# Copy Constructor(nevermind)

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I'm having a bit of difficulty with my copy constructor. It seems that the compiler doesn't want to call it, favoring a method that requires an intermidairy step.
[source=cpp]
class B
{
public:
operator int*();
};
class A : public B
{
public:
A(const B& rs);
A(int* input);
};
void main()
{
B Stuff;
A Blah(Stuff);
}


For some reason it decides to call operator int*, then construct with that pointer (NO! BAD!), instead of just constructing from B itself. How can the compiler chose to go through 2 steps when a single step method is available? I'm using Microsoft Visual C++ 2005 Express Edition. I don't think it's a beta bug, because I recall having similar difficulties with VC6 with it chosing to first cast to char*, then cast the char* to bool, instead of using my operator bool. I instead used operator !, and then did !! for true and just ! for false. I got it to work in 2k5 by putting operator bool above the char* cast, but as you can see in the above code, tried that, didn't work. Edit: Found my problem, check 3rd post. [Edited by - Erzengeldeslichtes on August 20, 2004 5:06:44 PM]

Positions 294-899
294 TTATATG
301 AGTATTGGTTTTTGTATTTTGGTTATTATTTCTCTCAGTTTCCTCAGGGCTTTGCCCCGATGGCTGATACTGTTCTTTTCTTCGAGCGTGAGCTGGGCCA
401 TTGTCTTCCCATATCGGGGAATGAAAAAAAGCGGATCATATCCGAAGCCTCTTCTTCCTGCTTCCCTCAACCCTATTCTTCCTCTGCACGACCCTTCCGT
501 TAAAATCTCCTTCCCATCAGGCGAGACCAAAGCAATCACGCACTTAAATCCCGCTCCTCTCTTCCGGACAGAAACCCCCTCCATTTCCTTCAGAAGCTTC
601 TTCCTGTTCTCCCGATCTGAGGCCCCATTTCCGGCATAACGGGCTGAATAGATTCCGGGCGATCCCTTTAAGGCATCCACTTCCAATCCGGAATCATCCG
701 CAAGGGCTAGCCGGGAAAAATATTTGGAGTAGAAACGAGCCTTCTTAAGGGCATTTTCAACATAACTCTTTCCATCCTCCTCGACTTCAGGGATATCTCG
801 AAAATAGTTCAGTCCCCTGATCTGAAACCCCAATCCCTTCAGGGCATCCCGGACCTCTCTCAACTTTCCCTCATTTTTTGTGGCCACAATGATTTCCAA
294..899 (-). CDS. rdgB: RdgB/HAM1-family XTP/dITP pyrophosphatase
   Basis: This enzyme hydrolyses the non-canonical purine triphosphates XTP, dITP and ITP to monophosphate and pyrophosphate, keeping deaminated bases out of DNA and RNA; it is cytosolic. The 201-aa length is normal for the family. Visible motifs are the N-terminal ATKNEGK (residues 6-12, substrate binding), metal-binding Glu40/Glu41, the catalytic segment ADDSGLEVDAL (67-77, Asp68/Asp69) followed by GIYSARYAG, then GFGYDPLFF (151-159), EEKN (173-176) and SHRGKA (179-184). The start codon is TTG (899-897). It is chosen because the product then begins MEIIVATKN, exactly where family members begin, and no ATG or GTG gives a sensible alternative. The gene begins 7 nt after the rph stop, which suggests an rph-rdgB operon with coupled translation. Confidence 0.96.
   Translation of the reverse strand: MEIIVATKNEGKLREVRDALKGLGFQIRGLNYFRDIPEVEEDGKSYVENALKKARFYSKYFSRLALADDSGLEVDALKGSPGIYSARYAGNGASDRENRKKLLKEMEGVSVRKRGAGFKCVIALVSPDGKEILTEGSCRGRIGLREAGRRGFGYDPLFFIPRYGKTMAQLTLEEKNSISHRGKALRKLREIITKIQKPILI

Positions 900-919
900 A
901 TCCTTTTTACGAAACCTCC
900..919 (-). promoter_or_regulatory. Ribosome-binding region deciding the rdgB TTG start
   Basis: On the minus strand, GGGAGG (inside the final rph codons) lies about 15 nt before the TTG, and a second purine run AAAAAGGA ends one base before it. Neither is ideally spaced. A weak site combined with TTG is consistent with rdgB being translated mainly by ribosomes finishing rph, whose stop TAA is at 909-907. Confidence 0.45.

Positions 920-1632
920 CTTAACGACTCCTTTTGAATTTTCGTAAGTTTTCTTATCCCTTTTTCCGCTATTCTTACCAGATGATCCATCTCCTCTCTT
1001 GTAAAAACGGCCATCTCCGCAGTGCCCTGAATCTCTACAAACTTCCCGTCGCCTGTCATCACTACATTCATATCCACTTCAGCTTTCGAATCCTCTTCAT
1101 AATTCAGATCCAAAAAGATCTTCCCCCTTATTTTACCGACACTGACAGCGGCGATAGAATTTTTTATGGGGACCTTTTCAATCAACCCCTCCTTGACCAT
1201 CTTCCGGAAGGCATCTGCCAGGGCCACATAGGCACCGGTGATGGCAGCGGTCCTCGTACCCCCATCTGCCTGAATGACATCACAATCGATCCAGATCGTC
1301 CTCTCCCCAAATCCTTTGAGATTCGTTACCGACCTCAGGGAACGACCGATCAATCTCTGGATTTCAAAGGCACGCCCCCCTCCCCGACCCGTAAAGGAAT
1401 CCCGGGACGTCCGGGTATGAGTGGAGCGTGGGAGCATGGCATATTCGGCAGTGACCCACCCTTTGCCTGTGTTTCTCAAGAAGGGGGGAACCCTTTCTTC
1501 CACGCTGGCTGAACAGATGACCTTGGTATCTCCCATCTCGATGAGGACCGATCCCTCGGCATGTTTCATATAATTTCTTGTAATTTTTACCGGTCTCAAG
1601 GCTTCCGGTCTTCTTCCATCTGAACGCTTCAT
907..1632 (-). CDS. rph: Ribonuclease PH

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Huh, seems to work fine in gcc 3.2.2. Is that the actual code you're testing?

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And it works fine in MSVC 7.1.

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No, I just tried it and it works as well. Grrr. The full source is thusly: (beware, quite long)
**snip**
then in an object I have a PartialPointer<Base, false> m_This, which I plug into a function that expects a Pointer<Base, false>. I have to cast it either by doing Pointer<Base, false>(m_This), or (Pointer<Base, false>)m_This, either way will do the same thing. If you skim through, you will see a Pointer(const PartialPointer& rs), but it insists on casting to a Base*, then back to a Pointer. (which causes an access violation in the near future) So it choses to go with the 2 step, crash causing method, rather than the (higher in the class,) 1 step, should-work-fine method.

For a test, take the above and stuff it into Pointer.h, and put the below into main.cpp:
**snip**
Put a breakpoint on reversion, and you'll see it go to int* then back to Pointer.

Edit: Found my problem. I should have used Pointer(const PartialPointer<T, UseExistsFunction>& rs) instead of one without template parameters.

[Edited by - Erzengeldeslichtes on August 20, 2004 5:25:52 PM]

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